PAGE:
Though the lure is the Happy Hour that starts at a very early 4 pm and ends at 7, the offering is less than desirable. The claim is that sushi is 2-for-1, but the Happy Hour menu is limited to just a few rolls, and the fine print at the bottom states that the special is on two of the same rolls. Two-for-one toilet paper at Ralph’s is awesome. Even jeans that are two-for-one are a good deal, since we all know that in LA, you can never have enough jeans (some are “going-to-the-market” jeans and you certainly can’t wear those as “going-out” jeans, duh). But two-for-one of the exact same maki sushi is too much. The beauty of sushi is that one can eat a few pieces of many different kinds of sushi. Two-for-one at Hana Sushi means one is eating twelve pieces of a Rattlesnake Roll. That’s a dozen pieces of too-thin unagi and imperceptible avocado loosely wrapped up in way too much rice and nori and drizzled with an overdose of sticky sweet unagi sauce.
Salmon skin and spicy hamachi rolls are better, but the cut pieces were tossed onto the plate without much apparent care, and pieces of rice were left to the wayside on the ends of the roll. They didn’t taste bad, and the salmon skin was wonderfully toasted, but sushi is one cuisine where looks very much matter. Then again, this is Happy Hour, and while some bargains truly are bargains, most of the time, you get what you pay for. Sushi is one of them. I’m not saying that extraordinary prices always mean extraordinary quality sushi, but more often than not, extraordinarily cheap prices reflect sub-decent quality sushi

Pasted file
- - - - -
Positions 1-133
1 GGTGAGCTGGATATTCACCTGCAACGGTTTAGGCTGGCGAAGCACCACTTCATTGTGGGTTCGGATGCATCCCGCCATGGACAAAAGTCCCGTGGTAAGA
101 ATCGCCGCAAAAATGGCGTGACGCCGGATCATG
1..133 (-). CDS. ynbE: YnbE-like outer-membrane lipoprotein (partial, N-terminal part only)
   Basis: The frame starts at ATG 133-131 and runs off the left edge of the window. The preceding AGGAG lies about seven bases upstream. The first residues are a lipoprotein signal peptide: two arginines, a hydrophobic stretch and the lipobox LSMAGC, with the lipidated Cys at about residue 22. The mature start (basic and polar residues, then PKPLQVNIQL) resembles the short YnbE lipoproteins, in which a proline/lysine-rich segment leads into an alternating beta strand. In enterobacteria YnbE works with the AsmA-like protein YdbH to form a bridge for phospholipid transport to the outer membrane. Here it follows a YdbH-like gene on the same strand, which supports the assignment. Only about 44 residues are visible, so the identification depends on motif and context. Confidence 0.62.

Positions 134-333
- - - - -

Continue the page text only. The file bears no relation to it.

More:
Happy Hour has two-for-one sake, as well. The sake tasted somewhat of a fruity rubbing alcohol. Two-for-one, indeed.
Hana Sushi has a regular menu of appetizers and Japanese-inspired entrees (none of them part of the Happy Hour menu). As a breather from the sushi bar, I was interested in trying the duck spring roll, which yes, surprised even me, since I am not a huge fan of duck. I think I reasoned that if I’m going to learn to love duck, I may as well try it now, since pretty much anything will tastes good after two-for-one Rattlesnake rolls. The spring roll was flattened, so it looked more like an enclosed panini. Instead of simply deep-frying the spring roll skin, the roll had been unnecessarily dipped in a tempura batter then deep-fried, making for an extra crisp exterior. The ground duck filling inside wasn’t bad. It was very heavily spiced, so it didn’t taste much at all like duck – couldn’t decide if that was a negative or positive thing.